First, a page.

Jim Cramer on Oil

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All quotes by Jim Cramer on Oil

Once that happens, we go right back down to $40, and perhaps even fall to the high $30s, which is why Garner's tentative target is for oil is $39.feedback

So many traders assume the momentum will continue in either direction, and they keep getting caught on the wrong side of the trade, which Garner says is exaggerating the volatility of the oil market.feedback

At the same time, we've got a floor of support in the low $40s. So the next time you feel like going all in on the oils near $50, please just refer back to this chart. Above $50, many producers in the Permian [Basin] can come in and make a fortune selling oil futures, so the market gets flooded with new supply, and when you increase supply without boosting demand, prices go down. That is economics 101, people.feedback

This market lives on the edge at all times because it no longer trades in unison. It's made up of a whole bunch of little submarkets. So stay in the bull markets, namely tech and health care, and avoid the bears, like oil and retail, and you'll be just fine.feedback

You can't have both of those go up. It's antithetical. That is like oil and water.feedback

First, bond buyers are transfixed by oil and its plunge down today to $43.feedback

Second, while it's true that the OPEC production cuts haven't done enough to stem the glut – in fact U.S. production, barrel for barrel, is making up for whatever's been taken out – the demand for oil is not declining as the bears would have you believe.feedback

I think that picking at the oil stocks as crude gets to $43 will make you money, even though the long-term doubt is quietly surfacing as a real issue to watch, but not for this decade, but certainly beyond.feedback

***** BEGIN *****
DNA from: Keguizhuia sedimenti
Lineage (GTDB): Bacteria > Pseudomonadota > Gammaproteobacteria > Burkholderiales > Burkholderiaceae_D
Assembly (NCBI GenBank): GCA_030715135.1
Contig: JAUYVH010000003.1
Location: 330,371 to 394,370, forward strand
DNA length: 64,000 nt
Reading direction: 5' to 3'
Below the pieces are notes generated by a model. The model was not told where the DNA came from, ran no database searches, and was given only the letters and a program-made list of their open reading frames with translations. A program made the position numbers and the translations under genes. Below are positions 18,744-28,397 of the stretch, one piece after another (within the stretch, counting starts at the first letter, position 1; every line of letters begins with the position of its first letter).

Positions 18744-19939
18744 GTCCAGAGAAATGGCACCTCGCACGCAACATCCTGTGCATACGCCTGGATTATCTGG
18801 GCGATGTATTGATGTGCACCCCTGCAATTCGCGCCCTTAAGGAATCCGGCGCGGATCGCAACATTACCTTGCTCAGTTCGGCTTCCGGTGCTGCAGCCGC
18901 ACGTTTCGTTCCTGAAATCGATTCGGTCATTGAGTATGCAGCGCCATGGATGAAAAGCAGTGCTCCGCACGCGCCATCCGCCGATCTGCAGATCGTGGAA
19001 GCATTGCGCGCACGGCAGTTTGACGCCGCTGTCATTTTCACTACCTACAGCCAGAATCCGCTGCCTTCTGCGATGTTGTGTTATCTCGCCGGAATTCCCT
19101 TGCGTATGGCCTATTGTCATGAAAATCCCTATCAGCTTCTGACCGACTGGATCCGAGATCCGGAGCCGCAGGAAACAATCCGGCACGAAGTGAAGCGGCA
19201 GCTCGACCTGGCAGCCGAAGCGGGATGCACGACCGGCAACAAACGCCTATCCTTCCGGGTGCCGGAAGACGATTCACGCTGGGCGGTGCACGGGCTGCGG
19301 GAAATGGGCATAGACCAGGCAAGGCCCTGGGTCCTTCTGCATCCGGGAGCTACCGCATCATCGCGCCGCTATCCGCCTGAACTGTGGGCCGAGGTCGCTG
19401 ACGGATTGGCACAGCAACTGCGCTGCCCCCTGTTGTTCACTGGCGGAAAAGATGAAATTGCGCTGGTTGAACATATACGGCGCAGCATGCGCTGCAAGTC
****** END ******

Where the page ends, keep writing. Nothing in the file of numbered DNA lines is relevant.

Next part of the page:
With oil stuck in the $40s, this stock just keeps languishing in the single digits. And we know why: the cost of production here in the United States has gotten so low that our domestic companies can flood the market with supply whenever oil goes above $50 a barrel.feedback

What surprised me the most today, though, was that the rally also included health care stocks that had been stalled, chiefly pharma and biotech, as well as industrials that are involved in the extraction of oil – think Caterpillar and Helmerich and Payne – which, until today, candidly, had been 'the house of pain'. The Treasury can't afford to run out of money and this could further delay the Trump agenda for tax reform and repatriation. I smell trouble here.feedback

Of course, bounce' is the operative term for the banks, the oils and the retailers. These are trades, people, as part of a difficult rotation spurred by a higher Fed funds, the potential for a Nordstrom buyout, and oil plumbing for a bottom. The moves don't have staying power, although I repeat that I think that Nordstrom's stock is too low and should be bought here, and that some of the banks and oil stocks have finally gotten too cheap to ignore.feedback

It was the first to lay off people because it saw the downturn in crude coming, and it's been the last holdout against the oil bulls, effectively just saying there is no bottom coming in 2017. That's a chief reason why Schlumberger's earnings have been so, I'd say, sub-par versus, say, Halliburton, which gets much more of its business from servicing on-shore drilling.feedback

Crude's come under pressure any time we get a big jump in rigs. Why does it matter so much? Because each rig can produce a ton of oil and whatever OPEC tries to keep off the market has been more than made up by our own oil companies in shales like the Permian in Texas, SCOOP and STACK in Oklahoma and the Bakken in North Dakota.feedback

Trump's pushing fossil fuels all over the place, but coal just isn't economic versus natural gas in most parts of the country. Trump favors aggressive oil drilling, but all that will do is cause more of a glut and lower prices. Self-fulfilling.feedback

Elliott Management's debacle with Hess is very enlightening, because at the time it seemed like Elliott knew what it was doing, but a couple of years later it became clear that they had put Hess in a really poor position to deal with the huge sell-off in oil.feedback

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Quotes by Jim Cramer on Oil

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